Attendance Policies There are no attendance requirements for this class; that is, attendance does not factor in to your grade. However, I do occasionally take attendance and I STRONGLY encourage you to attend all lectures as there really is no substitute. Although I do most of the talking, you will be invited to offer input as well and this is your opportunity to take part in your learning experience. Grading and evaluation policies Grading is straightforward and points are earned based on your mastery of the learning objectives. Your lecture grade will make up 66.7% of your final average for the course and the lab will make up the remaining 33.3%. Your lecture grade will be based on exam scores and the final examination. 1) There are three lecture exams worth a combined total of 50% of your lecture score - the exam with the lowest score will be dropped, so each exam is worth 25% of your final lecture score. 2) The Final, to be given at 12:30 PM on May 6th, is worth 35% of your lecture grade. The final exam MAY NOT be dropped! 3) There will be three homework assignments that will be announced during the semester. These will each be worth 5% of your lecture grade for a total of 15%.
These will be no alternate or make-up assignments, and exams will not be offered at alternative times. Any exam that is missed due to illness or another unforseen event will count as the exam that is dropped. Grading for the Lecture Component A B C D F 90% and above 80% - 89% 70% - 79% 60% - 69% below 60%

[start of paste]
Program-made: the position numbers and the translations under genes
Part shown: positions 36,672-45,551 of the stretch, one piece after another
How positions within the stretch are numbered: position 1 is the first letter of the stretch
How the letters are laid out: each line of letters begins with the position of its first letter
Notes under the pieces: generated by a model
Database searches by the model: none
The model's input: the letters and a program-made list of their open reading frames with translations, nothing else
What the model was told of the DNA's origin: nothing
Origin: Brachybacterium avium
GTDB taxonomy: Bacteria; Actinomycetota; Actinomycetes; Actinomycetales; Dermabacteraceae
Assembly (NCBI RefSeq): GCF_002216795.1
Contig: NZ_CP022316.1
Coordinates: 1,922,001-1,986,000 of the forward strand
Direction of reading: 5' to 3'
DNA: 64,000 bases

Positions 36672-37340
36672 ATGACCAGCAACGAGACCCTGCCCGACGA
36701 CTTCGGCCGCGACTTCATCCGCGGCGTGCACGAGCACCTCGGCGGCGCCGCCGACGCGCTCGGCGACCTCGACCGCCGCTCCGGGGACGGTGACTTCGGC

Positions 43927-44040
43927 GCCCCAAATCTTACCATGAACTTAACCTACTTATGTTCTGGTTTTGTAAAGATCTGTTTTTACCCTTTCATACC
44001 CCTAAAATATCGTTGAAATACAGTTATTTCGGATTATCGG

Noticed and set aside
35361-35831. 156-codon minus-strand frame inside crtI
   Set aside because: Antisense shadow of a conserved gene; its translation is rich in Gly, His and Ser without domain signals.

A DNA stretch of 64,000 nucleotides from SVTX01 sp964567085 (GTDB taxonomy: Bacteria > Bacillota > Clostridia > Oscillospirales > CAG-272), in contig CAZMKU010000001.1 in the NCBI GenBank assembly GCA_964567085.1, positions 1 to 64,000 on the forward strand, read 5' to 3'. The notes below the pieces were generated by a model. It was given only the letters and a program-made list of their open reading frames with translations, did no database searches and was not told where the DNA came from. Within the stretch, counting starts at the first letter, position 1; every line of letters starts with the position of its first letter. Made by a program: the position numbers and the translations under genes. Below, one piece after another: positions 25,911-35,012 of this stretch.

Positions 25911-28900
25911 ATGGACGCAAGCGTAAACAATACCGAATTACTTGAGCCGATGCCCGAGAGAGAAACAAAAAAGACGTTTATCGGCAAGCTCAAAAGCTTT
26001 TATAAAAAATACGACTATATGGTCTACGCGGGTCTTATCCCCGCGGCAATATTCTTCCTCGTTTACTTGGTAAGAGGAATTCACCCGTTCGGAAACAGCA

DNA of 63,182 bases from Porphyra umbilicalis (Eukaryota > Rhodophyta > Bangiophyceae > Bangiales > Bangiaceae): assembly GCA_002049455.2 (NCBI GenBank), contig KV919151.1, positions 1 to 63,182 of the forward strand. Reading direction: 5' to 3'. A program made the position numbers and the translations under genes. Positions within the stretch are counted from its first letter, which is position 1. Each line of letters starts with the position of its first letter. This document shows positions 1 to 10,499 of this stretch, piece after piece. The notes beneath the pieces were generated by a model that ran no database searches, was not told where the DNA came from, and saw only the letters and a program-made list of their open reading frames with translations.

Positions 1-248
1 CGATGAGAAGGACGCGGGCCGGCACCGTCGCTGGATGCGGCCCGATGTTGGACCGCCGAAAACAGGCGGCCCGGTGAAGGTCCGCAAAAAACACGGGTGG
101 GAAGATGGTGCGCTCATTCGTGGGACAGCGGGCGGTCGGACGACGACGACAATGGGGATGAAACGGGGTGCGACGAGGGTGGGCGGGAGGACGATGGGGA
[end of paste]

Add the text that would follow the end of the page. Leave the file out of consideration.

The exams and the final will comprise short answer and essay-type questions. Please come prepared to take a test of this sort by bringing two #2 pencils and an eraser. These materials will not be provided for you. Again, there are no make-up tests. I have a strict Zero Tolerance policy with regards to academic dishonesty. Any demonstration of academic dishonesty will result in a failing grade; there are no exceptions to this policy. Please see the information regarding academic dishonesty in the NVCC Student Handbook (http://www.nvcc.edu/resources/stuhandbook/) under the “Student Conduct, Rights, and Responsibilities” section. Any demonstration of academic dishonesty will result in a failing grade for the entire course.
Withdrawals Except for documented emergency situations, I will not sign a withdrawal form after the last day for withdrawals set by the college. The last day to withdraw without grade penalty or change to audit is March 27th. Other Miscellaneous Important Information We have a lot of material to get through, so class will begin promptly and on time. Entering the classroom late is disruptive, so please be on time. Also, inappropriate or disruptive behavior may result in academic withdrawal. All cell phones, pagers, blackberries, iPods, and other electronic devices must be turned off during class. Special Needs and other accommodations If you have any type of disability or accommodation, please notify the instructor within the first 2 weeks of classes. I can put you in contact with Counseling Services who will help arrange special accommodations for you. Lecture Schedule (Subject to modification as needed - Exam dates WILL NOT CHANGE)
Date 01/14/09 01/21/09 01/28/09 02/04/09 02/11/09 02/18/09 02/25/09 03/04/09 03/11/09 03/18/09 03/25/09 04/01/09 04/08/09 04/15/09 04/22/09 04/29/09 05/06/09 NO CLASS
Topic Intro to biology - matter, energy, and the scientific method Biochemistry – The four classes of biomolecules Exam 1 / Introduction to life Cell structure and function I, membranes Cell structure and function II Energy and metabolism, photosynthesis Exam 2 SPRING BREAK!!! Cellular respiration, cell cycle Meiosis and inheritance Chromosomes and more DNA function Genes to proteins Exam 3 / Epigenomics Population Genetics Finish up leftover material; review for final Final Exam
Chapter 1, 2 3 5 4 6, 7
8, 9 10, 11 12, 13 14 18 All